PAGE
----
This is my fourth leak at the Mount since I started in 2008. The Coe Library has very special hydrophysics, in which all water from above ends up in this room.
This is not unexpected, but predictable doesn't mean it's not a serious problem. The public restroom next to the President's Conference Room two floors up has a toilet prone to overflowing. So prone, evidently, that few people bother to report it. It merrily gushes forth for an hour or so before the water reaches me.
I have hopes it'll be fixed -- mostly because there's a big electrical transformer between it and the Archives. If water can be stopped from reaching there, I'll be 'ome and dry, as the English say.
Then there's the temperature. I log the daily high and low along with relative humidity -- both crucial to not cooking the rare books too quickly. (The higher the temperature, the faster the chemical reaction.) Picture my surprise when I returned from vacation recently to see that in one week the local environment had soared to an unbelievable 126 degrees.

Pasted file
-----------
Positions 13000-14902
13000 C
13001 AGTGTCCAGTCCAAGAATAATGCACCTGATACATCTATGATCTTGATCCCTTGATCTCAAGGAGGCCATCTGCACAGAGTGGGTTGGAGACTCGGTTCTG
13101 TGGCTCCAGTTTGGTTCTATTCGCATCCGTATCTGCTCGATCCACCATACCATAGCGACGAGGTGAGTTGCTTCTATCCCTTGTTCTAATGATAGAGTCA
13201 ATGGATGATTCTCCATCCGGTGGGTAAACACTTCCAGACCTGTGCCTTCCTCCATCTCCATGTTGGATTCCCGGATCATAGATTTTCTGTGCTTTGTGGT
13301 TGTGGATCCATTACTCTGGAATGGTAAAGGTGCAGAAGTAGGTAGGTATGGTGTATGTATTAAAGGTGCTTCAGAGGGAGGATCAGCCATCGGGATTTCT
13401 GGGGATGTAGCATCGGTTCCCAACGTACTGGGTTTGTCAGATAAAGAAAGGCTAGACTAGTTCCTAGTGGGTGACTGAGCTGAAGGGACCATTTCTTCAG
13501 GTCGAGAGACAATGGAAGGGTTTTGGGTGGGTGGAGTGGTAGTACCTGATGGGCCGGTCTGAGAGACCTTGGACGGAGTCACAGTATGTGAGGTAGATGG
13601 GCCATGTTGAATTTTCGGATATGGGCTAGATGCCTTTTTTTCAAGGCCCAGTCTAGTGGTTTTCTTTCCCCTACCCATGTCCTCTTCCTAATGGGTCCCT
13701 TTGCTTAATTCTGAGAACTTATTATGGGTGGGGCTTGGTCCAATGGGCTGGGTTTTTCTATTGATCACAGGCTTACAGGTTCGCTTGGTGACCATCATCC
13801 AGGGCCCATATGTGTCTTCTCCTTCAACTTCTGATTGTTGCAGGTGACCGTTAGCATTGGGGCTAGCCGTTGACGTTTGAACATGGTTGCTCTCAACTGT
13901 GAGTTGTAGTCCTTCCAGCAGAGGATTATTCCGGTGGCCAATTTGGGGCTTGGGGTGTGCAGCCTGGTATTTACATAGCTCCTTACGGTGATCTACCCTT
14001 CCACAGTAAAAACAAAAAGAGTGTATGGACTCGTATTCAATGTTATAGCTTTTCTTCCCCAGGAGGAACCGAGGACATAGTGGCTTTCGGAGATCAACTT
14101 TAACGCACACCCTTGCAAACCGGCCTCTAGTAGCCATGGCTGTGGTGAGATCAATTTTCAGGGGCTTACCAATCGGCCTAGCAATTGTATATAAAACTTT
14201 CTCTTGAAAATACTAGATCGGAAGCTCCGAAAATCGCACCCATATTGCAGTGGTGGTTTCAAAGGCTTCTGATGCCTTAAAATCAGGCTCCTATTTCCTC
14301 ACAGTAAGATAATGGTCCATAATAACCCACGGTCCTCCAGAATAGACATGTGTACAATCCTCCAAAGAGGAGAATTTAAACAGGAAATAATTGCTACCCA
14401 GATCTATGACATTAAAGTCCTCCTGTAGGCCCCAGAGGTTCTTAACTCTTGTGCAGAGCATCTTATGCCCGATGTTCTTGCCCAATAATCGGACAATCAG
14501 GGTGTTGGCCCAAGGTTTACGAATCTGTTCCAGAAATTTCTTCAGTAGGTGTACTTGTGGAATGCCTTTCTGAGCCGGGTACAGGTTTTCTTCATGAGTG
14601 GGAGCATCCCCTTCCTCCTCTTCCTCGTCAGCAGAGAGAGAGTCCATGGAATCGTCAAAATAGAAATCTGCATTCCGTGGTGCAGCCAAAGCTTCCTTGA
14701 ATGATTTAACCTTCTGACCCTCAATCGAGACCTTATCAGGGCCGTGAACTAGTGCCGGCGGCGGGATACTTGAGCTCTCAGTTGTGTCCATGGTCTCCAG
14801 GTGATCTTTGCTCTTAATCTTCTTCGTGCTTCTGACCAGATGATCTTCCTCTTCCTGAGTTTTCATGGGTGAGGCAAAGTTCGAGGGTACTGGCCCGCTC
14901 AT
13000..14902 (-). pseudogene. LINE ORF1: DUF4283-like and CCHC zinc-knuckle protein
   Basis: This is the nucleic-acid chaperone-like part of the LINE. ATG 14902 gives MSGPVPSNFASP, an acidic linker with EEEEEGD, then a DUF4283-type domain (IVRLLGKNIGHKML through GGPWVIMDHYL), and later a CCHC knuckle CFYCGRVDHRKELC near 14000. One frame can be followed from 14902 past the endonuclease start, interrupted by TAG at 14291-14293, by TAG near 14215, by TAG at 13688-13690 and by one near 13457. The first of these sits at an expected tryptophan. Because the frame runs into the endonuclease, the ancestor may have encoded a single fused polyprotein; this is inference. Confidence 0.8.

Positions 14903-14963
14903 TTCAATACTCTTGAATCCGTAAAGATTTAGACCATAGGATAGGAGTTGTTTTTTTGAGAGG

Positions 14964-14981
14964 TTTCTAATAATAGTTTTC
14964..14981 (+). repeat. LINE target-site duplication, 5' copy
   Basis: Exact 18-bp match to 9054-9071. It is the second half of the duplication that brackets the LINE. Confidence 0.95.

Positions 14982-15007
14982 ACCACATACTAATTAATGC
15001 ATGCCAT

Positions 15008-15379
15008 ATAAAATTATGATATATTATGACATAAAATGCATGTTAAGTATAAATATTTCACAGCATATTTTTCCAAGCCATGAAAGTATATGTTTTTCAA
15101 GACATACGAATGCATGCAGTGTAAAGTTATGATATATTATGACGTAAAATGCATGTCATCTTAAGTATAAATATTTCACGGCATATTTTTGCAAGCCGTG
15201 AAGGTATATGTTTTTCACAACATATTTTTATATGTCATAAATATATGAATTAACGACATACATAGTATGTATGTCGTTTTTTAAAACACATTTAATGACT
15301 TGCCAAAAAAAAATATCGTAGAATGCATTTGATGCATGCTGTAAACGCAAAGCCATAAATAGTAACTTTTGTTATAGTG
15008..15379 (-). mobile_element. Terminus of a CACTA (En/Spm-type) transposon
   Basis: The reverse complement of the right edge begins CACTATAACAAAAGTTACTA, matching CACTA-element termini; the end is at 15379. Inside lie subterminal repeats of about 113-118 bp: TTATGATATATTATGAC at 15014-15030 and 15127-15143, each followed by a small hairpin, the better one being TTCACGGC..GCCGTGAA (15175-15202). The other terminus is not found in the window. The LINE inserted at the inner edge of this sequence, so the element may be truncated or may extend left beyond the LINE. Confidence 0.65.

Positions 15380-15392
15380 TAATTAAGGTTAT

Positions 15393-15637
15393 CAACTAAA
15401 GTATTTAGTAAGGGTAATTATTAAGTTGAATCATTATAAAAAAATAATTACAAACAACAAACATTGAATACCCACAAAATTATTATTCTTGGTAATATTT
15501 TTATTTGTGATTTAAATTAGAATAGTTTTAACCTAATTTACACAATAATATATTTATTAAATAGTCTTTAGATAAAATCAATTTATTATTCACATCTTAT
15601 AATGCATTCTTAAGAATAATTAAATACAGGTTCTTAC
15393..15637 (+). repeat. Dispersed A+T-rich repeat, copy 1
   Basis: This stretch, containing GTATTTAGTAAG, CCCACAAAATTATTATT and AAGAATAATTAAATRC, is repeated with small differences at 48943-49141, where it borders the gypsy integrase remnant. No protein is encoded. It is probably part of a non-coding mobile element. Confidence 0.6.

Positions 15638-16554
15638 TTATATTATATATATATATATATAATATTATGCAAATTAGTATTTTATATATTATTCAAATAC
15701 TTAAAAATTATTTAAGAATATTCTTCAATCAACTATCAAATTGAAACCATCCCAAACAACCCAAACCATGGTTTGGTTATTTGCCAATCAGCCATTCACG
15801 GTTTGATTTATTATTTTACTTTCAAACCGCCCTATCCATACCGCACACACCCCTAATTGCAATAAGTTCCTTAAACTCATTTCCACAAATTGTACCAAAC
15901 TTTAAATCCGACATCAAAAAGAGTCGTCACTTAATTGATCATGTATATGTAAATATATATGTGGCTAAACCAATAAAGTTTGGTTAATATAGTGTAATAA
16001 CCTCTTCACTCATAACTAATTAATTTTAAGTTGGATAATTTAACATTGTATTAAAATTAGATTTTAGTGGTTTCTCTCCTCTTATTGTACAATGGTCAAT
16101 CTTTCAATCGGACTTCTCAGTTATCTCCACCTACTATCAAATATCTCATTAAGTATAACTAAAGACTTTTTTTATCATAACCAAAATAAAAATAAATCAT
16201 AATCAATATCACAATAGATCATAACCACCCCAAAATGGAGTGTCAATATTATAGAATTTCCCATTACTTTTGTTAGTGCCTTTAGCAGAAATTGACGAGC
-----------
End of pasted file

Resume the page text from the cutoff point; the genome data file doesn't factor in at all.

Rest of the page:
On the other end, 65 was much more like it. But that 6% humidity! Pity the poor leather bindings on these old fellows.
These problems are part of the quotidian challenges for archives. A little extreme, perhaps, but all in a day's work. However, the real problem is accepting material for the archives and knowing we may not be able to keep it safe.